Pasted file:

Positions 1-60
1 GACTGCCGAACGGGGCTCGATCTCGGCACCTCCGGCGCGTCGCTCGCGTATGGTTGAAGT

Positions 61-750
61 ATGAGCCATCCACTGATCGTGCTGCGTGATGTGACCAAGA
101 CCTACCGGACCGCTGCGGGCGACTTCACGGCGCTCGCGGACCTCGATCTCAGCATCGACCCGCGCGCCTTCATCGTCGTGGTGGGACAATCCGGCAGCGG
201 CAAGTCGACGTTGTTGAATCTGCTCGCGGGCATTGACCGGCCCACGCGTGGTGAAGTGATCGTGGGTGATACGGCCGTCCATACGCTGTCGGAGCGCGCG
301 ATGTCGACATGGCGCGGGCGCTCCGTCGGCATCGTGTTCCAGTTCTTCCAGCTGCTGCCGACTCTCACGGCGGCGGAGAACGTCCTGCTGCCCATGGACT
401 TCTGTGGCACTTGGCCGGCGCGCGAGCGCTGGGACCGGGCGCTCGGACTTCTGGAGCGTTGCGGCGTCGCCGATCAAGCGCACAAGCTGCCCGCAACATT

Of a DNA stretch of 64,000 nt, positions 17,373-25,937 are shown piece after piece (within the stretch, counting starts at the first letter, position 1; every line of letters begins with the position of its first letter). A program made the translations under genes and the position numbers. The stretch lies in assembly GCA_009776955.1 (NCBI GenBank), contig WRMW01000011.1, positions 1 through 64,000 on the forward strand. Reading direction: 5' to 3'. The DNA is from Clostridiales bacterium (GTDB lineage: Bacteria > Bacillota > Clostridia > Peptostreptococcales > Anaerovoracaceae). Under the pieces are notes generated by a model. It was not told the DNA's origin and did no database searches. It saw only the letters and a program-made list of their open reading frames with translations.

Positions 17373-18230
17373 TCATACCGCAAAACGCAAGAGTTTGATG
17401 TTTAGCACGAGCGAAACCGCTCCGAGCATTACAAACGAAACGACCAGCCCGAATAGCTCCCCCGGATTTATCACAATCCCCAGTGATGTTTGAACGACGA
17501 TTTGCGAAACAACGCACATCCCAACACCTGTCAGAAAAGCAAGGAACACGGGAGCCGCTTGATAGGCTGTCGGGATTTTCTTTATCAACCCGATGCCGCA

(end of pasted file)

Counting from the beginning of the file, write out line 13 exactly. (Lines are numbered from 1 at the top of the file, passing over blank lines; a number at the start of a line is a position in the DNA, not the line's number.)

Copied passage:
17501 TTTGCGAAACAACGCACATCCCAACACCTGTCAGAAAAGCAAGGAACACGGGAGCCGCTTGATAGGCTGTCGGGATTTTCTTTATCAACCCGATGCCGCA